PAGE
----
The importance of practising acceptance to your mental health

Acceptance can allow you to enjoy fulfilling activities or good relationships once again

Acceptance is the unwanted child of the wellbeing industry. It sounds defeatist, inactive, a surrender you don’t want to make.

But life is a trail of acceptance. The Buddha is reported to have said that the sources of suffering were sickness, old age, death, not getting what you want and getting what you don’t want. Sounds right to me.

Hence, the need for acceptance in the interests of our mental health.

To move your life forward in the face of, say, unpleasant symptoms that you never expected to have – Long Covid may be the most recent manifestation of this – that medicine is still learning about and the course of which is unpredictable, you will have to practise the art of acceptance. Otherwise you risk increasing your distress in the same way that a bird beating its wings against the bars of a cage increases its distress.


Acceptance isn’t necessarily easy as we know – depending on what you’re accepting, the experience can be bitter.

It can help to think of the process in three stages. The first is a complaining, a sort of lamenting, stage. Here you acknowledge the presence of something in your life that you don’t like – or that you even hate – but though acknowledging it, you complain about it in your head and maybe out loud as well. This is a necessary stage especially, I would say, where loss is involved. It is probably a form of crying.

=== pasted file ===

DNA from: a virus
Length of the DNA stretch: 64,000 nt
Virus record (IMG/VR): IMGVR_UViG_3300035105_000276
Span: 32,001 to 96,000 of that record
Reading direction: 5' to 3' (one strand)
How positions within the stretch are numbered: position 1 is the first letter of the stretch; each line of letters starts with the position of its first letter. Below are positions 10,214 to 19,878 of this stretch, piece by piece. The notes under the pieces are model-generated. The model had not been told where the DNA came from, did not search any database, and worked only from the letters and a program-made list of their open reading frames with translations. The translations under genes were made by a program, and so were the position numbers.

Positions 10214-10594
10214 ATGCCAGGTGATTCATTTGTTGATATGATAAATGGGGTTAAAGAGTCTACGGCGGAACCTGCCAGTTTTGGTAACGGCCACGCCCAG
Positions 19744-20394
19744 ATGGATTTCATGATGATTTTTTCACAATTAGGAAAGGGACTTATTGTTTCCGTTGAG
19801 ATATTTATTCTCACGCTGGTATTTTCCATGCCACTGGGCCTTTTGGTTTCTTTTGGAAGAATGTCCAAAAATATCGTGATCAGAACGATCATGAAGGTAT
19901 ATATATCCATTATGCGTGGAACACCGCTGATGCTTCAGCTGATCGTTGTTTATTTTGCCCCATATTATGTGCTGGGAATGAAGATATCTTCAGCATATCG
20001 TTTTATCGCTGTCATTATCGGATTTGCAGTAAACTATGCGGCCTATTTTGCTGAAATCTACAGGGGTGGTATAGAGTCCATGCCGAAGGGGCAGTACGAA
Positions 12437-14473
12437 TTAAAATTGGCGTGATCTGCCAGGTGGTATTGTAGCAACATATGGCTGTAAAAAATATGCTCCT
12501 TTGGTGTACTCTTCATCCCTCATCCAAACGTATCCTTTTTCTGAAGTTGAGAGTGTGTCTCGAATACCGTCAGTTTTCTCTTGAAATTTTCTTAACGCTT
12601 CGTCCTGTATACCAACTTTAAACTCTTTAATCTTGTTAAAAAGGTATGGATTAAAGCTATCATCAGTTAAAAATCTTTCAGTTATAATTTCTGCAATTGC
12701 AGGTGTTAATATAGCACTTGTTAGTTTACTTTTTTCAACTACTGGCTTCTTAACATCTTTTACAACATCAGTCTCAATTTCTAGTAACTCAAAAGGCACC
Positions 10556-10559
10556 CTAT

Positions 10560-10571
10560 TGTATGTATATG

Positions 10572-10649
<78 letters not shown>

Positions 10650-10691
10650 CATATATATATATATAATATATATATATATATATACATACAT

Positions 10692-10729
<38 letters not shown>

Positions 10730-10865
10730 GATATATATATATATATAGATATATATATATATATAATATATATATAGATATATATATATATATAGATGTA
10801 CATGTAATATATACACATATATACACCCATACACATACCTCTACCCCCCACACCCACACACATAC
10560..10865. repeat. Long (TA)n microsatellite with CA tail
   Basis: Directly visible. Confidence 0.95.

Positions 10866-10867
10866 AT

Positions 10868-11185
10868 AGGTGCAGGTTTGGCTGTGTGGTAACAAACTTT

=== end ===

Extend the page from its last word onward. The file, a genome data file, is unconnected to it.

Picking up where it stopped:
But at least you’re acknowledging it. Think of someone who doesn’t acknowledge that they have, for instance, a heart condition, who carries on regardless, and you can see how acknowledgment can be a lifesaver.

In the second stage you’re acknowledging the presence of whatever you don’t like – or the absence of what you miss – but without the same degree of lamentation or complaining. You’re no longer having dramas in your head about it.

Sometimes these first two stages can be over quickly. It doesn’t take all that long to accept that your car was clamped because you took a chance and parked in a loading bay. But if what you’re having to accept is the loss of a business, a life partner, a job or your health, it takes a lot longer to arrive at acceptance – even though an impatient world would like you to get on with it.

The third stage of acceptance is the one to aim for: in this stage you’re saying, given that this is how things are what can I do to get the most out of my life? What can I go back to that I used to enjoy? What new things can I do that will give me an emotional boost?

Working out the answers to these questions, however reluctantly, can open up your life to a renewed experience of fulfilling activities or of good relationships. It can take time though. After a loss, people often feel guilty about even enjoying themselves in small ways. Others believe that pain or another health condition necessarily means they cannot have fulfilling lives ever again – a conversation with a physiotherapist or even others with the same condition might open up many possibilities.

Leads to change

In this and other ways acceptance leads to change, quite outside the whole area of medical conditions. If you accept that you have a drink problem you eventually start looking into what you can do about it. If you don’t, you don’t – and the outcome can be disastrous for you in the long run, and indeed for people who are close to you.

If you accept you’re in the wrong career or doing the wrong educational course you are on the way to looking for something better - otherwise you may end up getting kicked out of the job or course or having to endure years of disgruntlement doing work you hate.

Acceptance isn’t a matter of putting up with injustices in your life or in the wider society that you can do something about. It’s about lifting your head, looking around you and wondering, “Where do I go from here?”